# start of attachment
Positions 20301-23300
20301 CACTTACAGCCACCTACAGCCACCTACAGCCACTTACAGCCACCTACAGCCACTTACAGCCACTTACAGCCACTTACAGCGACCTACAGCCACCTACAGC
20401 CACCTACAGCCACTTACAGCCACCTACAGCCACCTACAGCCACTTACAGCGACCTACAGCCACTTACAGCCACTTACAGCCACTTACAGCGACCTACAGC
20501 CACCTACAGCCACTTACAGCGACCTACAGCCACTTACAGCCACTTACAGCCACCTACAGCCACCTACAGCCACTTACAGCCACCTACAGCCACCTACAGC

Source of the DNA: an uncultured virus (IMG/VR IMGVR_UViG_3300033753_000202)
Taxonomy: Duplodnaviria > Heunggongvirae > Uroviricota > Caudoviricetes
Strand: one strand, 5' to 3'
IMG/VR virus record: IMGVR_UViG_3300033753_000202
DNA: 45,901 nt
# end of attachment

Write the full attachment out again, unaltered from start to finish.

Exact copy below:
Positions 20301-23300
20301 CACTTACAGCCACCTACAGCCACCTACAGCCACTTACAGCCACCTACAGCCACTTACAGCCACTTACAGCCACTTACAGCGACCTACAGCCACCTACAGC
20401 CACCTACAGCCACTTACAGCCACCTACAGCCACCTACAGCCACTTACAGCGACCTACAGCCACTTACAGCCACTTACAGCCACTTACAGCGACCTACAGC
20501 CACCTACAGCCACTTACAGCGACCTACAGCCACTTACAGCCACTTACAGCCACCTACAGCCACCTACAGCCACTTACAGCCACCTACAGCCACCTACAGC

Source of the DNA: an uncultured virus (IMG/VR IMGVR_UViG_3300033753_000202)
Taxonomy: Duplodnaviria > Heunggongvirae > Uroviricota > Caudoviricetes
Strand: one strand, 5' to 3'
IMG/VR virus record: IMGVR_UViG_3300033753_000202
DNA: 45,901 nt